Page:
“Express” had a staff of about 25, cranking out stories that often appeared on the “NewsHour,” and producing documentaries. The discussions were lively and well-informed, but it could be tough controlling the audience, as when a well-known animal rights activist started screaming at an official of the University of California over Berkeley’s research labs. There was just no way to keep that one civil.

The show and its staff won a slew of awards, but it was expensive, and once again, the ratings were nothing to write home about. They brought in a new anchor to jazz up the presentation, a young lady who told me she “made love to the camera.”

“The most important thing in TV news,” she told me, “is to be sincere. Once you learn how to fake that, you’ve got it made.” That didn’t help the numbers, though, and eventually KQED –in the midst of a recession –decided it wasn’t worth the effort or the money. So around 1990 the powers that be shut it down and laid off most of the staff. Eventually, I got the axe as well.

But this time I didn’t miss any paychecks. The “MacNeil-Lehrer NewsHour” (as it was then called) picked me up and I became a full-fledged correspondent and producer, based as usual at KQED. I covered everything, including the recall of Gray Davis, the coronation of Arnold Schwarzenegger and the resurrection of Jerry Brown. Davis and Schwarzenegger were very security-conscious, and it was tough to approach them except under controlled circumstances.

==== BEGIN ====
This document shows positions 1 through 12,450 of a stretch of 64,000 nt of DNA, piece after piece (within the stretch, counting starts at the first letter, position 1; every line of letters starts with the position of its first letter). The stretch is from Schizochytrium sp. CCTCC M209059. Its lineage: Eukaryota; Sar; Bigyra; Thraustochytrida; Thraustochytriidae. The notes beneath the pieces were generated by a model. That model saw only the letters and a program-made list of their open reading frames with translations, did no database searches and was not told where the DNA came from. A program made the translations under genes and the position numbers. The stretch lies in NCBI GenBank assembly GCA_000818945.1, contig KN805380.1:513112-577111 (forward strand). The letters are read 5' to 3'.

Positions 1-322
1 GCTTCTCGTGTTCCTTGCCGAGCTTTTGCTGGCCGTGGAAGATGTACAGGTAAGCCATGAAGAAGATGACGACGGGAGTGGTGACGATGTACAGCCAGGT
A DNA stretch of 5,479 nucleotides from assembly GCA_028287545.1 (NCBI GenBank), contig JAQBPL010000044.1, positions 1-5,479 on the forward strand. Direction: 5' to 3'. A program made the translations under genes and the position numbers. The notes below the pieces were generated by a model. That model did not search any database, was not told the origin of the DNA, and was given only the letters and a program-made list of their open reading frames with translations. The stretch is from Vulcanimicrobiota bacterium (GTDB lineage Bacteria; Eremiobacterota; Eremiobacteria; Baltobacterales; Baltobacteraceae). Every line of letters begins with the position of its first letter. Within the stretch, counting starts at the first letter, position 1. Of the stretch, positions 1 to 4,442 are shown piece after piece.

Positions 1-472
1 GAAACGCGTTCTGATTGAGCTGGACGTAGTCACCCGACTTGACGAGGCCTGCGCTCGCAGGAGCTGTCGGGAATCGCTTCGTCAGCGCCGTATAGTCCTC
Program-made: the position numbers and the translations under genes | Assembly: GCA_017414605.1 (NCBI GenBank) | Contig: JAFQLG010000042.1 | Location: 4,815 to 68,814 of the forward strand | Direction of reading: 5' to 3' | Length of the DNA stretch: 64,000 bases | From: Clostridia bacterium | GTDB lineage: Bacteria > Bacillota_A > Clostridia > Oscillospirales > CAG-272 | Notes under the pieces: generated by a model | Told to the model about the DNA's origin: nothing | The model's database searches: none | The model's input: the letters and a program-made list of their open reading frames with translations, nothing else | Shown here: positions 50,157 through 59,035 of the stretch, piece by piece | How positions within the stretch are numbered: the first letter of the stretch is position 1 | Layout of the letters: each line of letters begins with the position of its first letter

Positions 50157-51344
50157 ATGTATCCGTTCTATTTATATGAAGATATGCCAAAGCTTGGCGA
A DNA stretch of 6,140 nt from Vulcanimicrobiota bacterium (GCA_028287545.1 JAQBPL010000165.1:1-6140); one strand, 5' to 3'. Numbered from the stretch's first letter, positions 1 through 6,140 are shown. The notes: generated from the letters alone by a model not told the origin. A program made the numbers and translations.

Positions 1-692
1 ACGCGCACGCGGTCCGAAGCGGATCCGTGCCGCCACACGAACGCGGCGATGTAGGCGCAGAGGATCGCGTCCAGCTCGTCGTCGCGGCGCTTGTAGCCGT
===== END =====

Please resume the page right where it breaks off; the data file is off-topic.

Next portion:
Brown, however, was different. When he was attorney general, I set up an interview with him about prisons. We were told to go to an address in Oakland and ring the bell. Who answered? Brown himself, all alone in his loft. No security, no press aide, no nothing. Just Jerry and me and my cameraman. When we left, he asked if I thought he should run for governor. I said I didn’t know. (My hedging didn’t factor into his decision, apparently.)

“NewsHour” wanted to have representation in various cities, including Seattle, Chicago, Los Angeles, Denver and, of course, San Francisco. In fact, they originated part of the show out of KQED, with Elizabeth Farnsworth (a KQED alumnus) as West Coast anchor. But nothing lasts forever. In public television, money always seems to be short — that lasts forever. Farnsworth left to explore new options, and after several years the “NewsHour with Jim Lehrer” decided it couldn’t really afford to have bureaus in all those cities. So they laid off most of the correspondents, and eventually I was the last man standing – until this June.

Now the “NewsHour” hopes to use “a variety of locally based freelance video journalists around the country.” In a widely seen memo, the show wrote that “under no circumstances do we intend to abandon the mini-documentary reports that have become so critical to our broadcast.”

And so it goes. I’m older now, long eligible for Medicare, but I think I have a few more stories left in me. “Newsroom”? We’ll see.